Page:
CERTIORARI TO THE CIRCUIT COURT OF APPEALS FOR THE THIRD CIRCUIT.
Taft, Holmes, Van Devanter, Brandeis, Sutherland, Butler, Sanford
MR. JUSTICE HOLMES delivered the opinion of the Court.
This is a libel upon two policies of insurance issued by the Government insuring respectively the steamship Llama and her freight and advances against war risks.
Act of September 2, 1914, c. 293, § 5; 38 Stat. 711, 712. The libellant recovered in the District Court, but the decision was reversed by the Circuit Court of Appeals. 291 Fed. 1. A writ of certiorari was granted by this Court. 263 U.S. 694.
The risks assumed by the insurer in the two policies included "takings at sea, arrests, restraints and detainments of all kings, princes, and peoples, of what nation, condition or quality soever, and all consequences of hostilities or war-like operations, whether before or after declaration of war." The loss happened as follows. On October 14, 1915, the Llama sailed from New York for Copenhagen with a cargo of oil, routed via Kirkwall that her papers might be examined. On October 29 she was stopped by the British warship Virginia and was boarded by a lieutenant and four men, all armed, and her papers examined. The result was signaled to the Virginia and the lieutenant directed to proceed to Kirkwall, which was 400 miles to the east on the farther side of the Orkneys, keeping to the northward of Scule Skerry and North Rona and not to pass between the islands at night. The steamer arrived off Westray Firth, one passage between the islands, on the night of October 30. The next morning it started on a course through Westray Firth but in a few hours struck a rock and was totally lost.
In defense it is argued that the proximate cause was a marine peril not covered by the policies and that the decision should be governed by Morgan v. United States, 14 Wall. 531; Queen Insurance Co. v. Globe & Rutgers Fire Ins. Co., 263 U.S. 487, and other similar cases. But in those very strict applications of a well-known rule, however strong the motives of the insured or owners for acting as they did, the loss ensued upon their own conduct. But if a vessel should be taken from an owner's hands without his consent and should be lost while thus held by a paramount power, obviously a company that had insured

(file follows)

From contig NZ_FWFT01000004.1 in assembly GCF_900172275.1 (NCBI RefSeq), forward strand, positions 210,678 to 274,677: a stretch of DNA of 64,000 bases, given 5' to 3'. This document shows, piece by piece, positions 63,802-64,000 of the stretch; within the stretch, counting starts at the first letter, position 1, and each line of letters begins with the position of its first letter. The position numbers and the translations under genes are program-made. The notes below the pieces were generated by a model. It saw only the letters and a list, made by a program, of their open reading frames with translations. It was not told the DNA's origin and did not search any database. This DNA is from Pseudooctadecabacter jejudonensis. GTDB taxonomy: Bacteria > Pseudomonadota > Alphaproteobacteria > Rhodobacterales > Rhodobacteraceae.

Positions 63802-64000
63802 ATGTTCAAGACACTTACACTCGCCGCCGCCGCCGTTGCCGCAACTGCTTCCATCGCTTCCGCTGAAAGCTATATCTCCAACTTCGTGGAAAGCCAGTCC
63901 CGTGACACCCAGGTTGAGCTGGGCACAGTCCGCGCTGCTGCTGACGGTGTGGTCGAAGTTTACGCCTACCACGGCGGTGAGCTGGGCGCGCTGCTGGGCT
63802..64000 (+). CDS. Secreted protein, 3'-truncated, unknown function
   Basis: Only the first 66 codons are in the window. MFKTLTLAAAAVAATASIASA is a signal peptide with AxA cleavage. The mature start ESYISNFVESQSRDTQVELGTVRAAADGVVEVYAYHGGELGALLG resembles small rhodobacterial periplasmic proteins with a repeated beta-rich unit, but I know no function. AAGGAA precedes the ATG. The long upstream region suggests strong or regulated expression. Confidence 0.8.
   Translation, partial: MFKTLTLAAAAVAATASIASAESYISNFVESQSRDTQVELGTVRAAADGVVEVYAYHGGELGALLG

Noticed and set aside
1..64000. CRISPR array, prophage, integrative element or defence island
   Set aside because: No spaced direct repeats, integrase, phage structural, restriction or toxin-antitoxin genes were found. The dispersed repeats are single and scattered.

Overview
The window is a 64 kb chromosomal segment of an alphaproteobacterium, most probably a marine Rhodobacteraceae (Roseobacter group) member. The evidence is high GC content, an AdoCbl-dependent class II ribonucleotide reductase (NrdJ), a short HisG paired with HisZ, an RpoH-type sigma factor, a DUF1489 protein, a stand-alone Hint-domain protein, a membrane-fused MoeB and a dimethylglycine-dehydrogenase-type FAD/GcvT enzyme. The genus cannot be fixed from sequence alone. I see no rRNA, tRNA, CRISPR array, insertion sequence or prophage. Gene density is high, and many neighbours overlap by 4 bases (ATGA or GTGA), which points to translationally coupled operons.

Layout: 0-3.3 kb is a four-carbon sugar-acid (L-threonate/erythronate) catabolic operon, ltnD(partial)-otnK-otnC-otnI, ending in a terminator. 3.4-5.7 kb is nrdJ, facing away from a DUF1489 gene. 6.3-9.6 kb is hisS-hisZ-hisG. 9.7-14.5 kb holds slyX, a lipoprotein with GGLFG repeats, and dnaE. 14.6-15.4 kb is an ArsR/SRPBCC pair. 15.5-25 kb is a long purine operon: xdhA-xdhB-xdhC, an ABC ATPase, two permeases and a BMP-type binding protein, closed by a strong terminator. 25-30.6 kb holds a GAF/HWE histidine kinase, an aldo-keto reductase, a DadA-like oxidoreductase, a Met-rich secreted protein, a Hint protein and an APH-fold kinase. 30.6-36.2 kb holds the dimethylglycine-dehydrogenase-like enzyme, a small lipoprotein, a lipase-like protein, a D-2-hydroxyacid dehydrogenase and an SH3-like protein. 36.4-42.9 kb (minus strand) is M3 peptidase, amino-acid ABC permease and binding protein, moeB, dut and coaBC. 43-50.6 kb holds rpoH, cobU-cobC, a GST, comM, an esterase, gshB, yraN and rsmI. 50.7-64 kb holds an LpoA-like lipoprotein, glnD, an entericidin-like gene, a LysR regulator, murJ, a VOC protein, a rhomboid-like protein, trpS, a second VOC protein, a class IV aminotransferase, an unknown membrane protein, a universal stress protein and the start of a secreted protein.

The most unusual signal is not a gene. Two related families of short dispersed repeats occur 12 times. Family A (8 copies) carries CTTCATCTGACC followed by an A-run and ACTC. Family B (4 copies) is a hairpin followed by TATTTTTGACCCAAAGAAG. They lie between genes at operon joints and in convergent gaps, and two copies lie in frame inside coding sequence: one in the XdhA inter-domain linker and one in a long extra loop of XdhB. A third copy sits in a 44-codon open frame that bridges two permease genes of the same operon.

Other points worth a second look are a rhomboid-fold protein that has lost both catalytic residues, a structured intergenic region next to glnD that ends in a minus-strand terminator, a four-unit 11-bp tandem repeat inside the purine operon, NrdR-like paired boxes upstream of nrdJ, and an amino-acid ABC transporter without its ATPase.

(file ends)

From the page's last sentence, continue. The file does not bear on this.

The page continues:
against such a taking could not look beyond and attribute the loss to a peril of the sea. Whatever happens while the taking insured against continues fairly may be attributed to the taking. That is a nonconductor between the insured and subsequent events. See Muller v. Globe & Rutgers Fire Ins. Co., 246 Fed. 759, 763. Cory v. Burr, 8 App. Cas. 393, 398. Andersen v. Marten,  A. C. 334.
The Llama at the time of the accident was under the paramount control and in the possession of the Virginia. We regard the differences between the testimony of the British officer and that of the master of the Llama as immaterial. The master, who was believed in the District Court, makes the intervention of the British lieutenant frequent, active, and the cause of a change of the course that the ship otherwise would have taken. But whether the intervention was more or less, if by mutual understanding, after a manifestation of armed force, the last word was with the lieutenant, it does not matter whether he uttered his commands often or rarely. The lieutenant while denying that he had a general charge of the navigation testifies again and again to facts that show that he assumed and was recognized to be the ultimate power. After his signaling his ship the master, he says, asked him if he could proceed "So I said, 'Yes.'" He looked at the course to see that it complied with the orders from his captain. "The captain approached me and asked my permission to go through the Westray Firth . . . I gave my consent." If the captain had suggested a course that the lieutenant did not approve, the latter said he assumed that he had power to correct it. He recognized that the vessel might possibly be the subject of prize court proceedings. Some comment was made upon the meagreness of the entries in the log as to any control of the master's conduct. But after an entry 'British naval officer boarded ship with prize crew' nothing more was necessary to show what the master understood his position
to be, whether in fact the crew was a prize crew or not. As was said of similar facts in Muller v. Globe & Rutgers Fire Ins. Co., 246 Fed. 759, 762, that the vessel and her cargo were seized, arrested and detained within the meaning of the policy we think too plain to require much more than mention. It no more mattered that the master ...